Have you ever second-guessed yourself when you were going the right way all along? I had a simple little experience with this last week, but the lesson it taught me was pretty profound.
My husband was out of town Saturday, and the weather was lovely, so I took my children on a little two-mile or so hike up to a gazebo overlook on our neighbors’ private land nearby. Lil Miss had been wanting to do this for a long time, since her grandparents used to take her up there to see the view. I hadn’t actually been up there myself, but it looked like it would be easy to find.
A couple of different paths looked like they led to the gazebo, but I was pretty confident about which one was the right way. We trudged up a very steep slope, but as we neared the top, I second-guessed myself. I saw another path, going downhill, that looked like it was going more in the direction of the gazebo. I sent Lil Miss up a little further to investigate the path we were on, and she reported that it turned off in the opposite direction than we wanted to go. So I decided we must not have been on the right path after all. We backtracked and took the downhill path instead, only to realize that there was absolutely no way to get up the steep slope to the overlook from there. At this point, Lil Miss was upset, stomping her feet and pouting, saying she just wanted to go home. But I cajoled her on, since we were so close, and now I was certain of the way.
And so we turned around, again, and climbed up to the very same spot we had been before. After going only about twenty feet further than where we had been when we bailed, we saw that another hidden path turned off and went straight to the gazebo! If we had kept going just a little further, we wouldn’t have had to go up that steep part of the path twice. It had been impossible to see the path high up along the ridge while we had been down below it.
How often in life, when things get steep, do we start to second-guess ourselves? As soon as an alternative way presents itself, we question the validity of the path we’re on. We’re suddenly so eager to just assume we’re on the wrong path simply because it doesn’t seem to be headed in the direction of our ultimate destination. Instead of pushing ahead through our doubt, we immediately change course for another path that looks more welcoming. It would have been so much simpler to keep going just a little further, and then we would have been high up enough to know for sure if it was the right way.
Now, the mistake hadn’t cost us much, just a few minutes of time and some effort. But it made me think about the times in life when bailing for a deceptively easier or more direct way costs a lot more. I think of marriages that fall apart, when one or both parties decide that the marriage just isn’t the right path. Did they know that absolutely and totally for sure? Or were they simply tired of walking uphill when things with their spouse got strained? Were they lured by another path that seemed more promising? The sad thing about this is that, depending on how far down the new path you decide to go, it can be very difficult to get back to where you were before you decided to bail.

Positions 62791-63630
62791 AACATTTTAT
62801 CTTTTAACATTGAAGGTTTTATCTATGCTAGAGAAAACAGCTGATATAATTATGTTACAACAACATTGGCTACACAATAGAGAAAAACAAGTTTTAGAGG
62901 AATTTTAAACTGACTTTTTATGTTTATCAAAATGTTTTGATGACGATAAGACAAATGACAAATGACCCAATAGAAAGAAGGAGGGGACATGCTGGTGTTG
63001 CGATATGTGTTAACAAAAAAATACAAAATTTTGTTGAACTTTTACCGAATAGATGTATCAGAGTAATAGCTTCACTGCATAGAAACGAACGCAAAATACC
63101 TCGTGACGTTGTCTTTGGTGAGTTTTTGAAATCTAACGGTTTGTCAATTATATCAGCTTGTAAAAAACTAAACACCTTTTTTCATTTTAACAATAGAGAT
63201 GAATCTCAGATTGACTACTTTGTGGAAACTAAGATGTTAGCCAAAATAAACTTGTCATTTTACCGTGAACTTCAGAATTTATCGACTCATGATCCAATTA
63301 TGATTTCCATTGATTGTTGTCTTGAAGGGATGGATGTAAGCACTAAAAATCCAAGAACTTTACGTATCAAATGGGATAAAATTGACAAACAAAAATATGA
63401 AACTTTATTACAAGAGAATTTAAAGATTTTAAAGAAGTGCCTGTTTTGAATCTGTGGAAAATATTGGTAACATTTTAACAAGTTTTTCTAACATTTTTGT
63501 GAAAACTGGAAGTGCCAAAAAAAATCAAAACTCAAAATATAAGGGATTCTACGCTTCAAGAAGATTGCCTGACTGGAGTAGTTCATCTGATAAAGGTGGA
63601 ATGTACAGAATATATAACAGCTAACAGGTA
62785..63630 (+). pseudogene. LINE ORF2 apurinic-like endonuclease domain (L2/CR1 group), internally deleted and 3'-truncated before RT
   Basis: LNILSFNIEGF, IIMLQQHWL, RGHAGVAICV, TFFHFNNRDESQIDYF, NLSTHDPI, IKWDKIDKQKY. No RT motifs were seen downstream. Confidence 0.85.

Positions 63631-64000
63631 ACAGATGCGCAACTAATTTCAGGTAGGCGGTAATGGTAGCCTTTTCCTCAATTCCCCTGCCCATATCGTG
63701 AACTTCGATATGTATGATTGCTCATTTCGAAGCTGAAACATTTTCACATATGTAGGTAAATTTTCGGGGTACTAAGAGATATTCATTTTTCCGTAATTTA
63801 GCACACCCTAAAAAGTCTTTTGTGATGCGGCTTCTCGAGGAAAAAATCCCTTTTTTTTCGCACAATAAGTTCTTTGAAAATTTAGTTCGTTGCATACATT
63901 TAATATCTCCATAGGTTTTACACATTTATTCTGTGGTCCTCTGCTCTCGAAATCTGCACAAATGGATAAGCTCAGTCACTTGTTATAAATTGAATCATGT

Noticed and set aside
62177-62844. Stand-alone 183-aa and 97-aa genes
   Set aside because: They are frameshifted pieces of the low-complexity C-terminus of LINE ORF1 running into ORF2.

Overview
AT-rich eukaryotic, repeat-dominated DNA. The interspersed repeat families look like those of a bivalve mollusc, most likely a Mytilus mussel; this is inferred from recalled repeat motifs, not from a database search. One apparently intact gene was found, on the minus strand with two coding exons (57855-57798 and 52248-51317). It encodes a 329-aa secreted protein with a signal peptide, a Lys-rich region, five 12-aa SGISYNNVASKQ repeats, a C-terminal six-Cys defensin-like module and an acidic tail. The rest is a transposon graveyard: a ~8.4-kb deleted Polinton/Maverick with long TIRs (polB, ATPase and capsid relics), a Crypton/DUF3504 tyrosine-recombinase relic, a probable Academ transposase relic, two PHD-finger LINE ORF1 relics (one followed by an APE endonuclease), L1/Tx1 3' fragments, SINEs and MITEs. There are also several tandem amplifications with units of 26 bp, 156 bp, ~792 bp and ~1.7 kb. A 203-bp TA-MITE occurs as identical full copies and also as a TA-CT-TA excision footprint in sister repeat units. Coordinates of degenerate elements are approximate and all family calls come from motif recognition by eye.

I’ve faced this temptation in my own marriage. There were many times, years ago, that I thought I was sure I had married the wrong person, and that I’d be much happier not being married at all, or being married to someone else. That downhill path can start to look pretty appealing when the uphill struggle gets more difficult, especially with children in tow. But I had been simply contrasting my perception of my current reality with my assumptions about an imagined alternative reality. It’s easy to do this when we can’t see the future clearly.
I’m relieved that I stuck with it and didn’t fall for the deception, because now that I’m higher up, I’m 100% sure that the path I’m on has always been the correct one. I held on to my core belief that the marriage relationship is ordained by God and not something to be discarded; that once entered into, this covenant is a blessing in life and binding for all eternity. I realize that divorce is necessary in rare instances, but the decision should be very carefully evaluated, and only after all other options have been exhausted.
I’ve seen people bail from the right path in other areas of life as well: career, a hobby, decisions about where to live, and religious choices. It’s sad when people only realize the original path was the right one for them, after they’d already forsaken it for another. Don’t let this happen to you. Don’t throw in the towel at the first, or second, or even third time you doubt yourself. Stay on your path and keep going up a little further to where your perspective is clearer and surer, and then make the decision about whether or not to turn back.
And what if you’ve already bailed? Should you stomp and huff and give up on your goal altogether? No! Not now that you’re certain of the way. You can retrace your steps, climb uphill, and get back to where you had been before. There is always a cost to pay, but there is also always hope.
The view from the overlook certainly was inspiring. It was worth the climb. The real challenge was getting the kids to leave! Little Toad plopped down on his belly to play in the rocks and dirt, refusing to come along when it was time to get moving. Hmmm, might there be there may a lesson in this, too?